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This article explains that, eight days after the opening of the II Certamen de Investigaciones Visuales [2nd Visual Research Contest] in Buenos Aires, Argentina, in 1971, the public was informed about Decree 5696, which partially acknowledged the jury’s decisions and rejected the two first prizes. The following works were expressly excluded from the contest: Made in Argentina, by Ignacio Colombres and Hugo Pereyra; Celda [Cell] by Gabriela Bocchi and Jorge de Santa María; Afiche [Poster] by Oscar Smoje; A desayunar [Time for Breakfast] by Américo Castilla; Mírese en este espejo [Look at Yourself in this Mirror] by María Luisa San Martín; and Toma de conciencia [Awareness] by Emilio Renart. The article analyzes the various criteria that were considered by the decree, mentioning specifically that the inadmissibility of propaganda and proselytizing material was announced when the works were received and when the votes were issued. The document also reports that the artists filed lawsuits, and includes a statement from the members of the jury denouncing the irregularities committed by the authorities and reserving the right to take legal action of their own.


Argentina’s Salón Nacional de Artes Plásticas [National Salon for the Visual Arts] was founded in 1911, and its regulations were modified whenever it was deemed necessary to do so. In 1968 and 1969, the Salón Nacional included the Sección “Investigaciones Visuales” [“Visual Research” Section] in order to provide space for new forms of experimental art (kinetic objects, Pop, etc.), which in turn led to the Certamen Anual de Investigaciones Visuales [Annual Visual Research Contest] in 1970 and 1971. At the II Certamen Nacional de Investigaciones Visuales [2nd National Visual Research Contest], organized during the de facto administration of Lieutenant General Alejandro Agustín Lanusse (1971–73), the authorities censured the works that had been awarded grand runner-up prize and first prize. The government used Executive Decree 5696/71 to exclude the prize-winning works from the exhibition and declare them “unacceptable” due to their “manifest ideological intent.” As a result, neither of the jury’s two prizes was awarded. The government’s decision was condemned by artists and by certain cultural organizations, and led to several lawsuits.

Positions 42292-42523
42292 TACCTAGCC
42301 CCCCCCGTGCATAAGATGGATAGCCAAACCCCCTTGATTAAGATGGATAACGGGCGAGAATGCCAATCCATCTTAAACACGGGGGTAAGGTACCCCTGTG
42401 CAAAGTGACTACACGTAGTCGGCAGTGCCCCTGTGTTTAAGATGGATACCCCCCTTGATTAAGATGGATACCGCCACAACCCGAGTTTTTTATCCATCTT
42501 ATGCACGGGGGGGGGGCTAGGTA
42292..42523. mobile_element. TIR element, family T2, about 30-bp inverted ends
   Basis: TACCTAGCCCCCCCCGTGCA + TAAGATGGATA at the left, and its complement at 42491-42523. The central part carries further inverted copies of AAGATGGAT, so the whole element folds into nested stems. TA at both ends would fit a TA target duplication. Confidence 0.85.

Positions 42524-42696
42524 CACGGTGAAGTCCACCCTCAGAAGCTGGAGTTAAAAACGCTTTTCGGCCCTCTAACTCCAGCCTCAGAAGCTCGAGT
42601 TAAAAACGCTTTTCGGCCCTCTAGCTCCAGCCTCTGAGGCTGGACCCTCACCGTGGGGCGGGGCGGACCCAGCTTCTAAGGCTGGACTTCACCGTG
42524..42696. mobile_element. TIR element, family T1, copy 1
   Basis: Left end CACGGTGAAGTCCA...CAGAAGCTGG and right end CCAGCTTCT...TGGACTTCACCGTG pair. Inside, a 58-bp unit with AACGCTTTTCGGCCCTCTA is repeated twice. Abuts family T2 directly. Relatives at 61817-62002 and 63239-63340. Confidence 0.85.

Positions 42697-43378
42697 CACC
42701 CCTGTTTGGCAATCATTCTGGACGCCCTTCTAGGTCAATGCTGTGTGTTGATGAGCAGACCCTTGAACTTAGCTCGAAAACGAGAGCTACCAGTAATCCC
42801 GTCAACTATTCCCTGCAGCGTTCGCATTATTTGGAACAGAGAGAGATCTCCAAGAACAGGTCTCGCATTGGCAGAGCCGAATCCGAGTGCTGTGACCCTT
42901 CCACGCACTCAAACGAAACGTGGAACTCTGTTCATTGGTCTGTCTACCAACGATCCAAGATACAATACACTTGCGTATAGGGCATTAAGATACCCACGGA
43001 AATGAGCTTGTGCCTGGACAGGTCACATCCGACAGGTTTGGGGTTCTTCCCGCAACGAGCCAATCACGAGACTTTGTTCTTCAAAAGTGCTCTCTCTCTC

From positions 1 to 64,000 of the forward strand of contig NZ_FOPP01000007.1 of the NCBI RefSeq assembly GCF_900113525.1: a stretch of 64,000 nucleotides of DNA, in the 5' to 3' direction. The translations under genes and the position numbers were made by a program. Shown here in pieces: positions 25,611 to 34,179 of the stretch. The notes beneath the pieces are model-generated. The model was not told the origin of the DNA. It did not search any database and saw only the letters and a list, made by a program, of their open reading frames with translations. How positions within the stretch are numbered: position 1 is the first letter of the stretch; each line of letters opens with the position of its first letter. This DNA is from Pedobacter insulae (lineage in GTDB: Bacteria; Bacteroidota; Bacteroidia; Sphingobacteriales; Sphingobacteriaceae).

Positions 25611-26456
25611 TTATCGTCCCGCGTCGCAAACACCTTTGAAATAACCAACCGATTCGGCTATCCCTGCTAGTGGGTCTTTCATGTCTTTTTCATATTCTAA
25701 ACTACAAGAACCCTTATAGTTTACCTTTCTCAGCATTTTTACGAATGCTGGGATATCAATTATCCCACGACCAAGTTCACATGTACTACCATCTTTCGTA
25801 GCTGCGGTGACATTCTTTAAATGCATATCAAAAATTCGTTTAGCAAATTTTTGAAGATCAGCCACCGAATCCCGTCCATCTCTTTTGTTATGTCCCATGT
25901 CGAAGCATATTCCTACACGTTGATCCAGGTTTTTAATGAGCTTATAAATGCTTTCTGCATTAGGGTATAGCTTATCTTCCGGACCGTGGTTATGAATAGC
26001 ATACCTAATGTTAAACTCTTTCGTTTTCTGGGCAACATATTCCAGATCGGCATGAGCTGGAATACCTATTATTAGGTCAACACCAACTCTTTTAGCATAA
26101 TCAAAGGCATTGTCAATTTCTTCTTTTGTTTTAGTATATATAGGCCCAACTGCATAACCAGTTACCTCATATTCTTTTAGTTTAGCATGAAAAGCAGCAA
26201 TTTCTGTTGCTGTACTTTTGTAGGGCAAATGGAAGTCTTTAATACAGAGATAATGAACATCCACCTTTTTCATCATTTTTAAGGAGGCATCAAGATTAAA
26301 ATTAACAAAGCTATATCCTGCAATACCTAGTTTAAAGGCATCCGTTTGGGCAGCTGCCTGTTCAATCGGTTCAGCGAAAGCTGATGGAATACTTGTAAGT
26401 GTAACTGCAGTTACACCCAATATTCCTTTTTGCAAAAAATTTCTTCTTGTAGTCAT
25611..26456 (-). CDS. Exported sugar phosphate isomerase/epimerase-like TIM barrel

La Opinión, the Argentine newspaper founded by Jacobo Timerman in 1971, was critical of the government and its actions. In 1977 it was closed and expropriated by the de facto regime of Lieutenant General Jorge Rafael Videla (1976–81). In turn, Hugo Monzón was an Argentine art critic; he was also the director of the Museo de Artes Plásticas [Museum of Visual Arts] Eduardo Sívori, and was in charge of the Visual Arts Section of La Opinión.

This document was chosen because it mentions some of the collateral results of Decree 5696/71, and records early repercussions of the government’s action on those directly involved.

Cristina Rossi.
Fundación Espigas, Buenos Aires, Argentina
Courtesy of the personal archives of Hugo E. Monzón, Buenos Aires, R. Argentina
Instituto de Historia Argentina y Americana "Dr. Emilio Ravignani".